2) what happened to the terrorists?
The main perpetrator of the attack, Timothy McVeigh, was motivated by anti-government sentiment and white supremacist ideology. His accomplice was a similarly motivated individual named Terry Nichols. They were apprehended because McVeigh was pulled over by an Oklahoma Highway Patrol Trooper for driving without a license. (McVeigh apparently threatened the trooper by placing his hand on his gun and telling him it was loaded, but this did not deter the brave trooper from bringing him in.)
Because there were eight federal law enforcement agents killed in the attack, McVeigh was tried in federal court and sentenced to death. (He was executed in 2001.) His conspirator, Nichols, was convicted in both federal and Oklahoma state court of murder and sentenced to 161 consecutive life sentences, one for each victim.
3) how can we remember the victims?
The Outdoor Symbolic Memorial is a special place for remembering those who died in the attacks. The two large gates mark the time of the attack. One is called the 9:01 gate, and the other is called the 9:03 gate. There is also a field of empty chairs, one chair for each victim.
In one of the videos inside the Oklahoma City National Memorial, a little boy whose mother was killed in the attack explained that he felt chairs were appropriate. His mother was a helpful person, and she would like the idea of someone sitting in her chair if they were tired. So please, when you are in Oklahoma City, go see the chairs and think of that little boy’s mom and all those other victims of violence and hatred. Maybe if enough people do that, we’ll start to figure out how to pretend horrors like this from happened ever again.
24 Hours: Oklahoma City Tour
Afternoon: Oklahoma City Museum of Art
It feels very strange to suggest that you do anything else the day you visit the Oklahoma City National Memorial. But OKC has so much to recommend it. And I want to make sure to pay proper tribute to a fine city that was so friendly to me. So let’s continue to the Oklahoma City Museum of Art.
The Oklahoma City Museum of Art, like many newer art museums, focuses on more recent art. But while you won’t find any Rembrandts in OKC, you will find many other beauties. Allow me to help you out with…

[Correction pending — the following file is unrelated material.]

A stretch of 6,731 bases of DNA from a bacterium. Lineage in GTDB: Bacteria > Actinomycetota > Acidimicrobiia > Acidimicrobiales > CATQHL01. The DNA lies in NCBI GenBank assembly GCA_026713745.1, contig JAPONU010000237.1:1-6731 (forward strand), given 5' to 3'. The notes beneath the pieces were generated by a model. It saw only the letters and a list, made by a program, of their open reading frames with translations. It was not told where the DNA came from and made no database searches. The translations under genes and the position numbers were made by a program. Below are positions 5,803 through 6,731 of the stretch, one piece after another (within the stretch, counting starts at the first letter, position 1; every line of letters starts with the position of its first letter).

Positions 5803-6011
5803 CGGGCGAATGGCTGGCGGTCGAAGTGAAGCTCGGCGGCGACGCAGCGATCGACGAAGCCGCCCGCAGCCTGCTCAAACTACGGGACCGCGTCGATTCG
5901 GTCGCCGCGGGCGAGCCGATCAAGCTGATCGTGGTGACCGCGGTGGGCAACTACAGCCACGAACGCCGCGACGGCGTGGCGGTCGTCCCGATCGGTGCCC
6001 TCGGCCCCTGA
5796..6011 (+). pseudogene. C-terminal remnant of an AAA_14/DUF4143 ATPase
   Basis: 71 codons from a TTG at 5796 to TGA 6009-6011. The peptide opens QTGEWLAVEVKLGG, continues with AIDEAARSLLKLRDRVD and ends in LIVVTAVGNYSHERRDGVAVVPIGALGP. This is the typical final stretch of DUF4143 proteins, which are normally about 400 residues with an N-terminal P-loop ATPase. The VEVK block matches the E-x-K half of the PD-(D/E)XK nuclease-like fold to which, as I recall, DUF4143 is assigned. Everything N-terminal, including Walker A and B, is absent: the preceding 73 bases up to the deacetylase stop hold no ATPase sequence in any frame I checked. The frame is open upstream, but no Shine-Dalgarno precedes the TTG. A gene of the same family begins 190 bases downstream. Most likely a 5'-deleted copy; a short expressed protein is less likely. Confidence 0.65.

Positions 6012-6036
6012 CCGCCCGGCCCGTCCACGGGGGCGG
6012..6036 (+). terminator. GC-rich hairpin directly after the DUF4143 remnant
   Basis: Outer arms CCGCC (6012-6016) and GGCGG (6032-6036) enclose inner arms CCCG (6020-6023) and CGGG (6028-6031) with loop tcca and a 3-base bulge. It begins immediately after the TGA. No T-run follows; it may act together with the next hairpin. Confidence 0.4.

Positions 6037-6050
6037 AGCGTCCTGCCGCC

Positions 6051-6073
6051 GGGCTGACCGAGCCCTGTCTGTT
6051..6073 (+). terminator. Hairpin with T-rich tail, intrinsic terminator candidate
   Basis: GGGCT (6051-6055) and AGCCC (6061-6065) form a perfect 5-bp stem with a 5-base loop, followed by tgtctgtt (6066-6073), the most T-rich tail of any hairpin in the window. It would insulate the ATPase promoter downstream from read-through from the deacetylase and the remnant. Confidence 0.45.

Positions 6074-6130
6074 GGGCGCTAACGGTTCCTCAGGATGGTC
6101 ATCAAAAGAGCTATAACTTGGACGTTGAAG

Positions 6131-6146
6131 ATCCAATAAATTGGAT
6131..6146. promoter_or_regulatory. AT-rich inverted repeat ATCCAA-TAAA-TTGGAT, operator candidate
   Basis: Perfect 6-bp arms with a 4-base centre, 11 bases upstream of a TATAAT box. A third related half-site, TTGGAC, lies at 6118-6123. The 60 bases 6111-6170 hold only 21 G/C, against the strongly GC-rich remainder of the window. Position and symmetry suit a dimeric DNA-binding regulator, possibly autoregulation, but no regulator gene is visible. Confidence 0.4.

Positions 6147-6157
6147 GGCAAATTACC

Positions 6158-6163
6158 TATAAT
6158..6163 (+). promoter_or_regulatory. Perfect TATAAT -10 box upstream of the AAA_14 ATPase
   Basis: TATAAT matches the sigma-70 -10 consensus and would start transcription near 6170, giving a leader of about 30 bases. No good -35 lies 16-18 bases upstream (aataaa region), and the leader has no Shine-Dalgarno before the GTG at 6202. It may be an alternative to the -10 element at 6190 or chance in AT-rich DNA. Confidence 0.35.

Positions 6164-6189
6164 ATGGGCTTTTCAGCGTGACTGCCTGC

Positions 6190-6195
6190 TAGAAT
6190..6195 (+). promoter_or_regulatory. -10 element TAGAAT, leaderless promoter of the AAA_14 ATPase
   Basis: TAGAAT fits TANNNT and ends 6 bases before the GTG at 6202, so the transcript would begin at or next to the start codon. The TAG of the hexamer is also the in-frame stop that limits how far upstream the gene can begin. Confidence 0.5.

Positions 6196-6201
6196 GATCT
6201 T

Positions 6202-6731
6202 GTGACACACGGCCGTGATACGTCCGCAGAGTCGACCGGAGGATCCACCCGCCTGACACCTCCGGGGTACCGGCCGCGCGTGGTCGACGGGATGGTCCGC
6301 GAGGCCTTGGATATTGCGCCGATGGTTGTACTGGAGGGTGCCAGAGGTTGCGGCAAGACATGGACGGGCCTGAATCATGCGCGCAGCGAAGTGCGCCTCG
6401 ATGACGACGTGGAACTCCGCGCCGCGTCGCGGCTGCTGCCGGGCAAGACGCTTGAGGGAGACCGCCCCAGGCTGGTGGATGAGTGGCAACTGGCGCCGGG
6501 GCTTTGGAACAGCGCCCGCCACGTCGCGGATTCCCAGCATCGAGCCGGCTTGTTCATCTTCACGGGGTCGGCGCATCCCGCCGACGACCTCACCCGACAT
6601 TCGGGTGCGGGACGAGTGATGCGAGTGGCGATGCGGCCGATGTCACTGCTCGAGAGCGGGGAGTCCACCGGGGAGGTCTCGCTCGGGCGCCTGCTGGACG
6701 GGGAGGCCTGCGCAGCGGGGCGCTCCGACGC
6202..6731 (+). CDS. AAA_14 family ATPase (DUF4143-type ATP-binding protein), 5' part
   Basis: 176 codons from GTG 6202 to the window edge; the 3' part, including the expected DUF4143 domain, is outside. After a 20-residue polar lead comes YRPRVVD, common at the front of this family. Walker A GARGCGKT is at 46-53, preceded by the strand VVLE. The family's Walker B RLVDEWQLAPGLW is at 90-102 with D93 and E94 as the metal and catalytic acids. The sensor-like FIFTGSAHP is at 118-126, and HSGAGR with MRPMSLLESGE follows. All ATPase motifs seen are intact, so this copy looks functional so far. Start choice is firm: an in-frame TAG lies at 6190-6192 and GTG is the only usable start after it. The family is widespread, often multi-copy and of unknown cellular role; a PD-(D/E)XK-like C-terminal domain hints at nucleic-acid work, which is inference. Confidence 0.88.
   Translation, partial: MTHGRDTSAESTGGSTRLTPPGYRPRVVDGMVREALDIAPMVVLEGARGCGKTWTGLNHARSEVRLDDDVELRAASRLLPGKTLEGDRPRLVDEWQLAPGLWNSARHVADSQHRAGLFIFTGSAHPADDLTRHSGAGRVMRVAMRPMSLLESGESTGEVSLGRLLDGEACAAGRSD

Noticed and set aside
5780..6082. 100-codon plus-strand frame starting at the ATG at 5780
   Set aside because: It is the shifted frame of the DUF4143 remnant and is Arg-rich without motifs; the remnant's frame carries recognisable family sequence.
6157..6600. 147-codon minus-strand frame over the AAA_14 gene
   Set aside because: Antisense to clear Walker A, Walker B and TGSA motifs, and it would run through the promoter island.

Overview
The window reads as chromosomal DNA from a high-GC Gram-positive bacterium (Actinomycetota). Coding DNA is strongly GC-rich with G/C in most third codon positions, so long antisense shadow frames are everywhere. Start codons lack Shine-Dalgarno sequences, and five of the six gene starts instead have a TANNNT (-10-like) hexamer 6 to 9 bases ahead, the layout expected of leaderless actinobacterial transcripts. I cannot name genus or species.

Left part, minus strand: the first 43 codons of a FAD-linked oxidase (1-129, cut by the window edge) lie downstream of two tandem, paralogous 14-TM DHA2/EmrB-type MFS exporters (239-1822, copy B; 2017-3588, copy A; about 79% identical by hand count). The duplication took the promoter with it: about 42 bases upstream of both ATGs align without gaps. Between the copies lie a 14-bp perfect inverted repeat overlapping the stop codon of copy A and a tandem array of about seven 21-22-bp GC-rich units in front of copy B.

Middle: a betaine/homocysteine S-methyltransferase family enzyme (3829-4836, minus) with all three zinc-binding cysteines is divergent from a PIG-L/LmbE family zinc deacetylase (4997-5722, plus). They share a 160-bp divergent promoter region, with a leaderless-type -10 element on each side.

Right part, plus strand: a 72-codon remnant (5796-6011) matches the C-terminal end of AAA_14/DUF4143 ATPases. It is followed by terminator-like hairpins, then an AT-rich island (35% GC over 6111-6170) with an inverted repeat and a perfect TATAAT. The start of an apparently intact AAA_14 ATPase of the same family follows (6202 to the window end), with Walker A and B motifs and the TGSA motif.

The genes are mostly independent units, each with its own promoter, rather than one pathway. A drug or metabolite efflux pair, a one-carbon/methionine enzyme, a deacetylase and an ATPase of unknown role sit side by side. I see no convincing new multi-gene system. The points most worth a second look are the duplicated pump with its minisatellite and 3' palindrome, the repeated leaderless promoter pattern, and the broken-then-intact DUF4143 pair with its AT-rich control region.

three fun facts: oklahoma city museum of art
1) what’s the biggest exhibit?
At this point in my life, I have been to 47 out of 50 states. And one thing I can say for sure that brings all Americans together is glass master Dale Chihuly. The Oklahoma City Museum of Art has one of the largest Dale Chihuly collections in the world. Above you can see Float Boat, filled with giant glass balls that look as light as air but would probably hurt someone extremely badly if you tried to throw it.
Next to Float Balls is Ikebana Balls. These floral shapes are inspired by the delicate art of traditional Japanese flower arranging. Except, unlike actual flowers, the glass ones last forever and are worth a ton of money. Suck on that, “flowers”!!
The most striking piece in the Dale Chihuly exhibit is the Oklahoma Persian Ceiling. (This photo was taken by me looking up at the glass ceiling, which is also a metaphor for my professional life.) I choose to believe this is a tribute to Ali Hakim, the Persian peddler in the musical Oklahoma. That makes my second musical reference of this post. Let’s see how many more I can get it! I’m just a girl who cain’t say no…to musical references!
2) who are the most famous artists?
Aside from Chihuly? Well, it’s debatable, but I’d say the two most notable artists in the collection are Georgia O’Keeffe and Andy Warhol. One thing I like about O’Keeffe’s work is that I never need to look back in my notes to see who created her paintings. One look at that flower above and you know it’s her.
I mean, the same is true of Andy Warhol. Obviously he did this Campbell’s Soup can. But part of me wonders if Warhol only ever actually did one of these and museums have just been passing fakes off as Warhols for the rest of all time. How would you even tell the difference?